Socrates demonstrated that "the unexamined life is not worth living." (39) His questioning ultimately became his downfall, as many of his followers mimicked him in questioning the city's wisest individuals; "the result is that those whom they question are angry, not with themselves but with me." (26) The people of Athens were angry with Socrates alone because they assumed that once Socrates was stopped, many of his followers will follow his example in silence. The Athenians were angry because Socrates busied himself by searching for wisdom and by making "the worse into the stronger argument." (23)
In an attempt to find a wiser man than himself and prove the god at Delphi wrong, Socrates was in search for someone who understood human wisdom meant nothing. Instead, Socrates encountered many people who he deemed unwise because their talent at a particular trade made them very headstrong and ignorant, and therefore unwise.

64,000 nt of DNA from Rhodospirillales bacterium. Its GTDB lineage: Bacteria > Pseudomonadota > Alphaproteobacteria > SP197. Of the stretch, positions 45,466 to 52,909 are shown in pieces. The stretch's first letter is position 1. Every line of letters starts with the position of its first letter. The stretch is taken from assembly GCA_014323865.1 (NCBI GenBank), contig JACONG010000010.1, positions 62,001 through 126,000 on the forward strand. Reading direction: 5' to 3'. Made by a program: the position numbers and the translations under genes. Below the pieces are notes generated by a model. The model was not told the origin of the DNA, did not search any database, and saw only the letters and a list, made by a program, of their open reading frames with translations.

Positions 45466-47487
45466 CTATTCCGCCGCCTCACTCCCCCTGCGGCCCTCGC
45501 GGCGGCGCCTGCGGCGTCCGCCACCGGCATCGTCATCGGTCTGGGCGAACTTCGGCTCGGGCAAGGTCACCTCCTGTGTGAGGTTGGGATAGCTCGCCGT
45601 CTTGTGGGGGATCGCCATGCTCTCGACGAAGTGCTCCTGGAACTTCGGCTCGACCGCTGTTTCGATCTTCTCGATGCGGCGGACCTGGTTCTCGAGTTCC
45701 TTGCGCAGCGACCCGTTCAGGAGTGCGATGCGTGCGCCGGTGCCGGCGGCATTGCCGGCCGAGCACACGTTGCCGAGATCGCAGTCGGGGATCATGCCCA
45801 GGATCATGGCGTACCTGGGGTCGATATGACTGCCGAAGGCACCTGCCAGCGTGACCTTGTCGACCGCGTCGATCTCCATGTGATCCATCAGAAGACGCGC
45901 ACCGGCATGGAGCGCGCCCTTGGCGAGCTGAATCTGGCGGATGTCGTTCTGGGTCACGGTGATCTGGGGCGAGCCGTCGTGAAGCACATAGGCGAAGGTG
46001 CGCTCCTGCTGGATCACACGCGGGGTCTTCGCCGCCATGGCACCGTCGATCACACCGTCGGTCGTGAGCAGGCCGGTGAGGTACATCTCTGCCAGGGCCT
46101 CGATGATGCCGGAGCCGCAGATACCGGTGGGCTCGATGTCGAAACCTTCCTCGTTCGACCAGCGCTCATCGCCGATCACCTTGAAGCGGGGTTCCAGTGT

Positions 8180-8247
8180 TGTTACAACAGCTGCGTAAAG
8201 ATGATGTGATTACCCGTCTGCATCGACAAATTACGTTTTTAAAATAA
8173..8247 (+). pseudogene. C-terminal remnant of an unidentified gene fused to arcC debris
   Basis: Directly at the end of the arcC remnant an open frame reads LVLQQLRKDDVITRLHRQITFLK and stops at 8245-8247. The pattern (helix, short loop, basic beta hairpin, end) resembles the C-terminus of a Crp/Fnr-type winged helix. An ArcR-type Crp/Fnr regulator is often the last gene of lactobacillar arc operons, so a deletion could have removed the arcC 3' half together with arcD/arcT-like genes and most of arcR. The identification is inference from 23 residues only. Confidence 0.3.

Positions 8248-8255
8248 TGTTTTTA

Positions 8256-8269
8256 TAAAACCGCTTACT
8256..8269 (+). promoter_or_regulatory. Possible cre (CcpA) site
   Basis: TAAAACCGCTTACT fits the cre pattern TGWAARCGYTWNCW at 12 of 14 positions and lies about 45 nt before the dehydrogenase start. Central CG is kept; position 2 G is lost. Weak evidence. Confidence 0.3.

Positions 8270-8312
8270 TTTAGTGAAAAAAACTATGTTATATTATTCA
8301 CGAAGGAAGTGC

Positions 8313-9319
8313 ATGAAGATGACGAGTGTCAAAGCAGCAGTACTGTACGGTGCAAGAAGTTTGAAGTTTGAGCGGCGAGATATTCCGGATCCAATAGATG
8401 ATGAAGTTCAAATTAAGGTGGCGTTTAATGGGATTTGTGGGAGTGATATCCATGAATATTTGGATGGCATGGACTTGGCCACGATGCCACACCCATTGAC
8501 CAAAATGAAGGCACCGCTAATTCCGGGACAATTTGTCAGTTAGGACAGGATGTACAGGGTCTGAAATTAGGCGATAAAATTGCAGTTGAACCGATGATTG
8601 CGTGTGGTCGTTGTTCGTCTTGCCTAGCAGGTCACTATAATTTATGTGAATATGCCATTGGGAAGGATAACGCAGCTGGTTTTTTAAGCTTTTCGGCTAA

In searching for wise men, Socrates only found enemies. Because the Athenians failed his test, they were indignant toward his view on wisdom. In the end Socrates, was sentenced to death by a biased jury, for his careless followers and for insulting many influential Athenians.